The Brahmin Ball (A Sweet Historical Romance Novella) (Brahmin Brides Book 1) (7 page)

BOOK: The Brahmin Ball (A Sweet Historical Romance Novella) (Brahmin Brides Book 1)
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Chapter Twelve

 

 

 

January, 1887

 

“Please, Grace, if you won’t go out, you must at least come downstairs today,” Madeline urged. She sat in one of the wingback chairs by the window, impatiently waiting for Grace to finish breakfast so she could bring down the tray. “Mother has been harping on us all day. Uncle has been making noises about the fact that you haven’t been out of the house in two weeks. He keeps telling Mother that he isn’t running an inn, and that it’s about time her daughters found their place in society.”

Madeline was worried about her sister. It was so unlike her to give up hope and hide herself away. She hadn’t even attended the latest planning committee for the widows’ fund.

“I came down on Christmas Day.”

“But you didn’t attend services. And you moped around the whole time, and annoyed Aunt Alice. Then you stayed up here all through New Year’s. Uncle is having quite a fit over it all.”

“One would think he would have more feelings for his own flesh and blood,” Grace muttered, setting the tray to the side on her bed and pulling her covers up to her stomach. “Why should you care what I do? You and Clara have obediently attended social events with Mother, despite the mortification that I know each event has become for you. So what does it matter to you if I stay here?”

Madeline sighed. “You may feel it’s not my business, but Uncle’s innuendos toward Mother that we are a burden to him has driven her to distraction. And so she turns her ire on us, and has nagged Clara and I all morning. It’s unbearable, Grace. I beg of you, please come down for dinner, at the very least. It will show that you’re making progress.”

“Progress? Toward what? You’ve said it before, we will end up old maids at this rate.”

“I didn’t mean it. You and I both know that if worst comes to worst, there will always be some rich factory owner or other person who has made their money as a merchant, and would be eager for a high society wife, even one who isn’t accepted as well as she once was. They’ve plenty of money, and that would be better than poverty or spinsterhood.” Madeline’s nose wrinkled as she said it.

Grace fixed her with a wry smile. “Dear sister, you mean well, but you and I both know that you would spend your life as a spinster, rather than suffer the disdain of our Brahmin peers by marrying into new money.”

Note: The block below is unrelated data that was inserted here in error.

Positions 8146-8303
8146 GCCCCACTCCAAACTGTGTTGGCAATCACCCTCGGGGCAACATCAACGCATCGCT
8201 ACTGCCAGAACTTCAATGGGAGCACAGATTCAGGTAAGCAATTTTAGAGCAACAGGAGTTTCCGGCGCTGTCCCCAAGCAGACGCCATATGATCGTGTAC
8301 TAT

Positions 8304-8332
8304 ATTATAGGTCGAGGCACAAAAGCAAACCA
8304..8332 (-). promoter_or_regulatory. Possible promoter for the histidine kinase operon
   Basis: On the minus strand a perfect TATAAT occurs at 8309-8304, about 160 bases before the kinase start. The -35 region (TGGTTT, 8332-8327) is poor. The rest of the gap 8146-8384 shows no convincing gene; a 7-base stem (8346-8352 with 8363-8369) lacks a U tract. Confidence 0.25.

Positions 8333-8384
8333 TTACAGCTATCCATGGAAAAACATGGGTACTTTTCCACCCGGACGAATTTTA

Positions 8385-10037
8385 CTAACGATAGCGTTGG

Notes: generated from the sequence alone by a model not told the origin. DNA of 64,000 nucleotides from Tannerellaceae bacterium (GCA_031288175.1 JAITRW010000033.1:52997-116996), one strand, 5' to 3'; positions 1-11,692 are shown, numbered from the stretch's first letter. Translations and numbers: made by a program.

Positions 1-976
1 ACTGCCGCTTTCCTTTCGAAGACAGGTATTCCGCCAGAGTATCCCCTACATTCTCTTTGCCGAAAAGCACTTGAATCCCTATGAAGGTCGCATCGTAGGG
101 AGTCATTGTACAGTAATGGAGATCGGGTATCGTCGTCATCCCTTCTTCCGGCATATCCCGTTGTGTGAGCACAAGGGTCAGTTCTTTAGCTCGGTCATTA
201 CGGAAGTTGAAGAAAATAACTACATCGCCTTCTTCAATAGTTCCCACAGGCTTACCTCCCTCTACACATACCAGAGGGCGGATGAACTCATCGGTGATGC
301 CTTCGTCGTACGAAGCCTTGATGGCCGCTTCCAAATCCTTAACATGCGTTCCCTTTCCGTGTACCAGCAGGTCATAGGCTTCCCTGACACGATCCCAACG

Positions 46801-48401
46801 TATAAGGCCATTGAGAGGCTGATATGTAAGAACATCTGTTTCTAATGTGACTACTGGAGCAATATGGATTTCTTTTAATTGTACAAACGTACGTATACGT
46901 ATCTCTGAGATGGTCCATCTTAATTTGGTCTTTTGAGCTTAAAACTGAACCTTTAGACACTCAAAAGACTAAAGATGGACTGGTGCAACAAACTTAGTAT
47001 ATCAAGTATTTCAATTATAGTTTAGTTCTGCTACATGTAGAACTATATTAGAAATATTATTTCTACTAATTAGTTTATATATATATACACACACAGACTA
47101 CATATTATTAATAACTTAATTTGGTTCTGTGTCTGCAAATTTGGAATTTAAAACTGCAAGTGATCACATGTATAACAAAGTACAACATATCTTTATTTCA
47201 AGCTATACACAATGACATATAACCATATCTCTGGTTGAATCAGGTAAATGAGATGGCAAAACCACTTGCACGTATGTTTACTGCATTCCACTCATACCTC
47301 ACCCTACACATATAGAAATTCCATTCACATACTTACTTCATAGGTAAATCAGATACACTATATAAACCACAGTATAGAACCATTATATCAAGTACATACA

Madeline blushed, chagrined. “Perhaps. But Uncle may toss us both out in the street if we settle on spinsterhood.”

“I never said I
want
to be a spinster. I just…I simply can’t seem to gather the fortitude to face the world again. Not yet.”

“I can’t blame you for that sentiment—I feel much the same. But hiding will do us no good. If we want to choose our own future, we must examine our options and take action, before Uncle forces our hand.”

“I can’t even begin to think of the future,” Grace mumbled, looking down at her hands in her lap. “After Mr. Gladstone’s rejection…everything just seems so…pointless.”

Madeline stood and moved to sit on the edge of Grace’s bed. “I worry about you. I don’t think I’ve ever seen you this way. Not even after…” she trailed off.

“After Winston died. You can say it.”

“It’s just…you missed him so much, and you were devastated at his loss. I remember the many tears you cried. And yet…somehow I don’t think I ever saw you so withdrawn. Upset, yes. But this? Grace, you seem to have lost a part of yourself. You’re so apathetic and withdrawn, and I don’t understand it. You knew him only one night! How can his rejection of you hurt more deeply than the death of your fiancé?”

“I never said it hurt more deeply! You don’t understand…Winston was my fiancé, and I loved him. I truly did. But it was a love that grew over time, starting as friendship, developing into a girlish attraction, and eventually, over a long courtship, it became love. He was dear to me, but to be honest, I always wondered how he would feel about me if I wasn’t a Barstow. I cared about him, and I would have married him even if he wasn’t an Endicott. At least, I would have, if I had any say in it. Mother might have locked me in the attic if he was a mere factory owner.”

Madeline smiled. “I thought Clara and I were doomed, back then. You landed an Endicott, and I thought we’d never hear the end of it.”